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Review of Jisc equipment data harvesting – report published

Jisc commissioned Research Consulting to undertake a review of institutional and supplier systems workflows, including identifying institutional sources of truth for equipment data records, in order to optimise data harvesting for the Equipment Data Service (EDS). The project took place between February and April 2024 and involved interviews, written contributions and a workshop webinar.

The report has been published and is available to read here:

Key findings

Over 10 years have passed since the initial requirements from UKRI to share information on research equipment. Since then, the Equipment Data Service (EDS), now managed by Jisc, has been developed to support institutions in meeting this requirement. Currently around 60 research performing organisations and over 20,000 equipment items are listed on the EDS, but the process of data harvesting and upload is not ideal.

Gathering and sharing data about research equipment has an important role in the UK’s research ecosystem. It enables compliance with funder requirements and facilitates proactive sharing of equipment and collaboration, both within academia and with other sectors, including business, SMEs and public sector organisations. Data about equipment can also provide a tool for managing equipment within institutions, developing local equipment portfolios and assisting in the prioritisation of projects and investment for the strategic development of research infrastructure nationally and regionally.

Key findings from the project include:

  • Data about research equipment is highly varied, both in terms of the approaches taken within institutions and the quality of data.
  • Low levels of integration between systems are common, with many examples of multiple datasets alongside manual processes and workflows for capturing and managing data.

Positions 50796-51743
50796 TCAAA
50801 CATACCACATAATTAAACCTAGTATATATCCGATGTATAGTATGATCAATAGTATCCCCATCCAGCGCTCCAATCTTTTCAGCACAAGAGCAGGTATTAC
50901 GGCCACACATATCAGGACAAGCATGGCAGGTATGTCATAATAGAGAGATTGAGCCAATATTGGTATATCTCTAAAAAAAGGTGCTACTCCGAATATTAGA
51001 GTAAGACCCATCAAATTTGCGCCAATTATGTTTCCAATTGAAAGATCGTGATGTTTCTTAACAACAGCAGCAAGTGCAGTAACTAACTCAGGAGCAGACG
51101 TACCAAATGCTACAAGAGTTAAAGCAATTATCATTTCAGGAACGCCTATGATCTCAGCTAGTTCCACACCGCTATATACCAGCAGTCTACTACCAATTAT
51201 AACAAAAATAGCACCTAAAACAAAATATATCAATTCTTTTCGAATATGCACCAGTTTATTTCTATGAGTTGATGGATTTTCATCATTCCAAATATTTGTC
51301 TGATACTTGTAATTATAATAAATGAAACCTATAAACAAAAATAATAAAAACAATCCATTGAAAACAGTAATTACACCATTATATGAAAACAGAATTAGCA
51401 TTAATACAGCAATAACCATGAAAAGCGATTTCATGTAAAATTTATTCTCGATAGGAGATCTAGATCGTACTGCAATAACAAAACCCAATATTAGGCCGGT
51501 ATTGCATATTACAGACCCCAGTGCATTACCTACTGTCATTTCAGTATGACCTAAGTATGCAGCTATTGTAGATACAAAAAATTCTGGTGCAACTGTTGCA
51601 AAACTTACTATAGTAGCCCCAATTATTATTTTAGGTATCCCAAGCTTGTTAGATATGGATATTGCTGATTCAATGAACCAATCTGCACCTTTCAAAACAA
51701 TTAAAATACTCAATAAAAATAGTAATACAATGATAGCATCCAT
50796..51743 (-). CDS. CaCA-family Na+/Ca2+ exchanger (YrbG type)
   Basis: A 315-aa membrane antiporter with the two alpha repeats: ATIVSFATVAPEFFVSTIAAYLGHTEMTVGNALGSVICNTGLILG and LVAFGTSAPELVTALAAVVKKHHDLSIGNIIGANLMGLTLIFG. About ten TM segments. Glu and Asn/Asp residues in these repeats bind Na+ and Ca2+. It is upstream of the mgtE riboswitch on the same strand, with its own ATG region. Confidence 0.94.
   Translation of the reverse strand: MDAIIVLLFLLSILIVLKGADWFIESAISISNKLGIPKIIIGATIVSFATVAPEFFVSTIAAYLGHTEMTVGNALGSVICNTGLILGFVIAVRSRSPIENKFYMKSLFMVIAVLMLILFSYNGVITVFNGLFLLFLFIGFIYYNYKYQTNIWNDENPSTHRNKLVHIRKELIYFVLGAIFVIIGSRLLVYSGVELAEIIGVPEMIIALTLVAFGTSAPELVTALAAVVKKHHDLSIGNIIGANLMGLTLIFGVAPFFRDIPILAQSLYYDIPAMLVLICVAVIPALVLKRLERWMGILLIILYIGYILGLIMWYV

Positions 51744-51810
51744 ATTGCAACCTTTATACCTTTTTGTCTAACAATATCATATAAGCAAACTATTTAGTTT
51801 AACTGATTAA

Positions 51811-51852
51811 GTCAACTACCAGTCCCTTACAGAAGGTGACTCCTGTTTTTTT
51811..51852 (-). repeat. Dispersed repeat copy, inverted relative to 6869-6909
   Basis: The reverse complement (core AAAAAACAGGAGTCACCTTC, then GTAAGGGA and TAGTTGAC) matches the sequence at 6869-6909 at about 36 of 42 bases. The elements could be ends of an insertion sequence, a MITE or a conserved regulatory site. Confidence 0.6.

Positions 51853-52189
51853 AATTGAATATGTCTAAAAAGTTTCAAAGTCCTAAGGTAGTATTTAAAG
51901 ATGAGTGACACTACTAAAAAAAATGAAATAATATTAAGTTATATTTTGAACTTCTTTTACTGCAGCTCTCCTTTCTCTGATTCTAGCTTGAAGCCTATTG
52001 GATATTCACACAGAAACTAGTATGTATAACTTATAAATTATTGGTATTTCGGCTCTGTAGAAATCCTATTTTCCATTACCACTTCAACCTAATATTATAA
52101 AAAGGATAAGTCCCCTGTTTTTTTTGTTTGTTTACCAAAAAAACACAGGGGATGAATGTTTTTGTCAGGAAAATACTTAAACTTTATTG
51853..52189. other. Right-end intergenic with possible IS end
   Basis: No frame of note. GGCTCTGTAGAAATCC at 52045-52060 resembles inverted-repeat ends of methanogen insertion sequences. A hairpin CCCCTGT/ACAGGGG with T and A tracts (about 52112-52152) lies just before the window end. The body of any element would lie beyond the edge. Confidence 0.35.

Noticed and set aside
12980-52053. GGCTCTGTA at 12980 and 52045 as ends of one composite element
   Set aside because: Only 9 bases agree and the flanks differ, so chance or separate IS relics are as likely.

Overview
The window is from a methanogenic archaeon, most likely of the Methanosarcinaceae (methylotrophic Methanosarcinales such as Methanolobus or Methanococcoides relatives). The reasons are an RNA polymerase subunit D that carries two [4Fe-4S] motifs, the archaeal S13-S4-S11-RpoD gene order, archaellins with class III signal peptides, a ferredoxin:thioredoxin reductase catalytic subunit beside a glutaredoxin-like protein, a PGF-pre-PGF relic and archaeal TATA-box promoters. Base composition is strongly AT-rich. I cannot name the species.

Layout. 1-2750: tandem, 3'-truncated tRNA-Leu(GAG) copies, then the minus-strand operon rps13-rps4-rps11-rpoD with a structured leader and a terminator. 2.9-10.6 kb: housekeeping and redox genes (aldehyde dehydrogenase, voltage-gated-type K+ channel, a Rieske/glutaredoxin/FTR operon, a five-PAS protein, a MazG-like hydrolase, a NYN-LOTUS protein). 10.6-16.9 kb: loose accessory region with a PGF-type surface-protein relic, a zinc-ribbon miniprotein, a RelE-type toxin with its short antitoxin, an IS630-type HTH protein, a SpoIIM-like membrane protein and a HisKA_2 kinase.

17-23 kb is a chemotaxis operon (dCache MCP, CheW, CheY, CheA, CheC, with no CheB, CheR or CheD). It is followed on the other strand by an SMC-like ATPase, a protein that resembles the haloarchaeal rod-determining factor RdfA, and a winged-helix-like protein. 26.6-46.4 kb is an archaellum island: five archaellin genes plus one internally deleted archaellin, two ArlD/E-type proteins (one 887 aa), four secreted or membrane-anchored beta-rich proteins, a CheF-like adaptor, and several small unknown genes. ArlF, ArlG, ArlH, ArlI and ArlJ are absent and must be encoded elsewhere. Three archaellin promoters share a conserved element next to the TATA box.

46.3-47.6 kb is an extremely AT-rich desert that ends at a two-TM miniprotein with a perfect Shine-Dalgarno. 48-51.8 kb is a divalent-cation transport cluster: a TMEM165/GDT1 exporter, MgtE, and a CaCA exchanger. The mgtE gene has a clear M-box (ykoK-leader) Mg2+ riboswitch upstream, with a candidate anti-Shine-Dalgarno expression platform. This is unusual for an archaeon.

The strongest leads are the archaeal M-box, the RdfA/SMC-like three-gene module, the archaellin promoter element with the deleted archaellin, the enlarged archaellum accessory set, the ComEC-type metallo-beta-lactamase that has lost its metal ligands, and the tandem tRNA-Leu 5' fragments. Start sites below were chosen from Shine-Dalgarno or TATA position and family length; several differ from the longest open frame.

• The funder mandate remains the primary driver for sharing information about research equipment, though there are opportunities to encourage collaboration via research equipment.
  • Research equipment data can form part of open data initiatives, building on work such as the PIDINST metadata schema for instrumentation.

Exploring potential options

The review identified two potential strategic directions for Jisc and the community to consider for the long-term development of the service:

  • To extend functionality such that individual institutions could use a protected / confidential area of the EDS to manage their equipment internally, providing access to a range of internal users, as a tool that supports a low-cost service to universities to manage their equipment portfolio and compliance with funder requirements.
  • To enhance the contextualisation of equipment data to more effectively support collaboration, observing that some institutional and regional systems already include equipment alongside people, projects and outputs. This is observed as a long-term direction of travel that could be considered in the development of the EDS, with institutional and national aspects.

In the shorter-term, the review has identified a number of potential actions and improvements of the EDS, its interface with institutional data and its support and engagement with the wider user community.

These include:

  • Improving the EDS search functionality, which would involve updating the metadata schema;
  • Improving clustering and expression of hierarchical relationships, such as department, discipline, facility, and purpose (for example, supporting the activity of a specific regional consortium of institutions, such as N8);
  • Implementing the API link for harvesting data from Pure and gathering this into the EDS;
  • Considering options for supporting Kit Catalogue and its users, as a currently unmaintained open-source system for managing equipment data, noting that for some institutions it may currently appear to be the only “free or cheap” alternative to managing equipment data in a spreadsheet and particular concerns that without urgent (but not necessarily extensive) maintenance it may soon cease to function; and
  • Considering options for including equipment-related systems support within systems specifications in Jisc’s procurement framework, the Research Management Systems DPS.

Next steps

The Equipment Data service was upgraded in January 2023. This report now gives us a good grounding in the workflows among which the service operates, and the challenges that remain. We are now considering viability and options for the service in light of the recommendations. This will include consulting and prioritising options with the equipment data community user group, and ensuring that any actions we take do help the sector achieve the desired outcomes, while minimising any unnecessary bureaucracy or administrative burden.

The above post was written collaboratively with Angharad Roberts from Research Consulting.

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